The link above will allow you to read stories of kitchens around the world, written by accomplished cooks and travelers. Please join us, and if you are a blogger, add your own linked post about your own kitchen adventures.

 

 

June – Turkish Lamb Chops

June – Turkish Lamb Chops

This is a meal capable of lifting spirits, and right now I think we all need a bit of that. The news keeps getting worse, it makes me very sad and distressed. I am sorry, sorry for the U.S. and sorry for the world. We are all in need of loving arms around us, hard come by in this time of social distancing.

There is some comfort in feeding yourself and your family well. The warming spices in this dish of Turkish lamb chops just might lesson your heartache a little. Cook it on your grill if the evening is warm enough, sit on your deck or patio with a glass of wine or a cocktail or something sparkling with a lime wedge.  Listen to the evening songs of the birds. Be at peace.

Turkish Lamb Chops

Turkish Lamb Chops

The tahini sauce is optional. I almost left it out, but don’t do that. It adds a creamy counterpoint to the spices. And, leftover sauce was delicious the next night drizzled over a simple grilled chicken breast.

Ingredients for the lamb:

  • I tablespoon Marash Turkish pepper, or Aleppo pepper, or a large pinch of red chili flakes
  • 2 teaspoons fennel seeds
  • 2 teaspoons coriander seeds
  • 2 teaspoons cumin seeds
  • 2 teaspoons kosher salt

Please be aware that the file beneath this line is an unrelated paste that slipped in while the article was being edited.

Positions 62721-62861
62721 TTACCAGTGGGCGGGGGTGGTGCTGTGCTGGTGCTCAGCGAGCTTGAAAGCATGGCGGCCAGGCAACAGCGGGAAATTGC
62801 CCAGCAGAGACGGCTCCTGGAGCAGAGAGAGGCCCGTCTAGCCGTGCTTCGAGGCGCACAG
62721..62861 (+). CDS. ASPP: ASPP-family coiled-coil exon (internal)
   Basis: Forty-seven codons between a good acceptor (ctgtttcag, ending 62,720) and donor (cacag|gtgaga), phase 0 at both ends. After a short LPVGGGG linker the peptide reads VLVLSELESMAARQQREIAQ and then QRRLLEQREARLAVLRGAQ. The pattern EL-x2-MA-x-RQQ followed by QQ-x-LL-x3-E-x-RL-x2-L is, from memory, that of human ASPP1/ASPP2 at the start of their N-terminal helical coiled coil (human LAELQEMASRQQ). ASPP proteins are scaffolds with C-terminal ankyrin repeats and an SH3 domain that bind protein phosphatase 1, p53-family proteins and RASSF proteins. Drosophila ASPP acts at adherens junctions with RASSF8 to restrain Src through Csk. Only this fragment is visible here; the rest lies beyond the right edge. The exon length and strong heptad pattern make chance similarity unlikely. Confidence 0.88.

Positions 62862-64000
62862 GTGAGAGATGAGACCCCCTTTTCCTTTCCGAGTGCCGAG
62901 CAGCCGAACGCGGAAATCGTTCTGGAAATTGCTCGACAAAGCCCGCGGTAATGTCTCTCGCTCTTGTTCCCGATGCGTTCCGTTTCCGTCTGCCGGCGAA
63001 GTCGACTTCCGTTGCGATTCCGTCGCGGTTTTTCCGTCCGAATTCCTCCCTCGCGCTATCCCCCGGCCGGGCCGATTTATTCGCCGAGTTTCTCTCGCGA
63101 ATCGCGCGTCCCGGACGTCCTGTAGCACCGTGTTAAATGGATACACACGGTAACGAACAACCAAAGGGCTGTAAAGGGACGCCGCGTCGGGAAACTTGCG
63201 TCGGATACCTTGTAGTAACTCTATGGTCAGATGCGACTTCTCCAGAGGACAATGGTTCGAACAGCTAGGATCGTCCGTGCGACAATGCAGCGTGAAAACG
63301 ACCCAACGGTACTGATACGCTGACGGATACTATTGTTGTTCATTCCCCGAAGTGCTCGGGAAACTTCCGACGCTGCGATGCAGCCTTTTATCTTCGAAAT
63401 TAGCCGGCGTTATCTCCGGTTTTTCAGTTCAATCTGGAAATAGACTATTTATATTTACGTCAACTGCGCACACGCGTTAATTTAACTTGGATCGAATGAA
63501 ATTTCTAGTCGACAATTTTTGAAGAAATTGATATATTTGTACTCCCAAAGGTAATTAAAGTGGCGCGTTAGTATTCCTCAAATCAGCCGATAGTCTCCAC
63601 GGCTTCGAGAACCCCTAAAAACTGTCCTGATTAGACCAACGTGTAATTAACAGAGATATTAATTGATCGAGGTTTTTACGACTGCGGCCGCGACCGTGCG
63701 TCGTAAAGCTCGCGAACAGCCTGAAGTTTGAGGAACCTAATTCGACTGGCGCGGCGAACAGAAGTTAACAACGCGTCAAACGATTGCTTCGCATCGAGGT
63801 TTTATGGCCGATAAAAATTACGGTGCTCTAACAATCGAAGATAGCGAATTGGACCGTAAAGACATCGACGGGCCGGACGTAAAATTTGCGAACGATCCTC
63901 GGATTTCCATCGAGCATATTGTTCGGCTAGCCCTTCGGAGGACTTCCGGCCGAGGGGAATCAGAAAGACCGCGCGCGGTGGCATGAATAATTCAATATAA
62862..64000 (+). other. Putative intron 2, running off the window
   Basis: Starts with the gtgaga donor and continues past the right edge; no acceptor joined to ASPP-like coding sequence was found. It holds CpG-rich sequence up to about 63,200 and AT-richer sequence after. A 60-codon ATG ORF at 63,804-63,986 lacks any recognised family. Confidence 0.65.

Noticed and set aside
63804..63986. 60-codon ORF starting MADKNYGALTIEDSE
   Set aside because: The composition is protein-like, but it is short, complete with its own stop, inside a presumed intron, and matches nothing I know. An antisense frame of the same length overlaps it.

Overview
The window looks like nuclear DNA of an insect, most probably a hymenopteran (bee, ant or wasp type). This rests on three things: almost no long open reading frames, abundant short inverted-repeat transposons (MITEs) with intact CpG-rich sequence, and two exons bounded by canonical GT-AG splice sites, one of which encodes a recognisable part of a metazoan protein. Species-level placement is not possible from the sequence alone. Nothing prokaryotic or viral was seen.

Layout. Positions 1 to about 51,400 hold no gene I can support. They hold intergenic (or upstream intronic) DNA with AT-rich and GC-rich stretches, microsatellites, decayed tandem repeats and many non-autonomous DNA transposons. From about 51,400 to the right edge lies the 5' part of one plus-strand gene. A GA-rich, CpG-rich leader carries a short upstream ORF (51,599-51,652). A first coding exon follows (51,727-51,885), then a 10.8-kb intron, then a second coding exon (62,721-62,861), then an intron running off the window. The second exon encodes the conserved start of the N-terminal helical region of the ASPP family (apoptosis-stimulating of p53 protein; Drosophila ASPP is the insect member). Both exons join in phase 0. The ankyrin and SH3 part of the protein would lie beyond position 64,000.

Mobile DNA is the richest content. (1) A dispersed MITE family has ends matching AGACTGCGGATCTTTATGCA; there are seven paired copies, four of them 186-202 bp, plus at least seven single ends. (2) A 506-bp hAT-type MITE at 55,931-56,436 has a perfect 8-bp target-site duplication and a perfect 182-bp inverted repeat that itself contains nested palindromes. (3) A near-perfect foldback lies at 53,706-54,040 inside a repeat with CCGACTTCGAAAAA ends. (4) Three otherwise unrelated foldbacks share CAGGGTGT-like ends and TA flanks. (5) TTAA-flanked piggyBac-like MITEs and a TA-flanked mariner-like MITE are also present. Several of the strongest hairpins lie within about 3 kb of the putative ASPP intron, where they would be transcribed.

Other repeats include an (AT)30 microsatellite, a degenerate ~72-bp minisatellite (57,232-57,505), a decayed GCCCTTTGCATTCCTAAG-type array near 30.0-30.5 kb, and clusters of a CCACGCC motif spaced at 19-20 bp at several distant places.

• 1/2 teaspoon freshly ground black pepper
  • 3 pounds bone-in loin lamb chops, thicker the better
  • Extra virgin olive oil

Ingredients for the tahini Sauce:

  • 1/3 cup freshly squeezed lemon juice
  • 2 -3 garlic cloves, grated or minced
  • 1 3/4 kosher salt
  • 1 cup tahini
  • 1/2 teaspoon ground cumin
  • 4 – 6 tablespoons of ice water

For serving:

  • fresh dill or fennel fronds, thinly sliced mint leaves, chopped cilantro or parsley
  • Ground sumac (optional)

Method for the lamb:

  1. Combine the red pepper, fennel seeds, coriander seeds and cumin seeds in a small bowl.
  2. Heat a small dry skillet over medium heat and toast the spices until fragrant, about 2 minutes.
  3. Pour onto a small plate to cool and once cool, pour into a mortar or spice grinder. Add the salt and black pepper. Then pound or grind briefly until you have a coarse-textured spice mix. You do not want them to be too finely ground.
  4. Pat the spice mixture all over the lamb chops, let them marinate at room temperature for at least 30 minutes or uncovered in the fridge up to 24 hours.

Method for the tahini sauce:

  1. In a food processor blend the lemon juice, garlic and salt. Let the mixture sit for about 10 minutes then add the tahini and ground cumin, blend until a thick paste forms. With the processor running, add the ice water, 1 tablespoon at a time, until the sauce is smooth and thin enough to drizzle.

To finish:

  1. Heat the grill or broiler on high.
  2. Drizzle the chops lightly with olive oil. Grill until they are charred on the outside and cooked to your taste. The cooking time will depend on the thickness of the chops and your desired end. Mine took 3 minutes on each side for medium rare.
Turkish Lamb Chops

Lamb Chops with Red Pepper, Coriander, Cumin and Fennel Seeds

Lamb Chops with Red Pepper, Coriander, Cumin and Fennel Seeds

Lamb Chops with Red Pepper, Coriander, Cumin and Fennel Seeds

This recipe comes directly from a wonderful cookbook, Dinner – Changing the Game, by Melissa Clark published in 2017.

To ease kitchen boredom I have been perusing forgotten cookbooks and this one is definitely a winner. I took the recommendation of a friend and have a family member pick a cookbook, then I chose a recipe out of that book to make for dinner. It’s sometimes a stretch to find a recipe that matches ingredients on hand, but it’s a fun challenge and keeps me out of the dinner rut.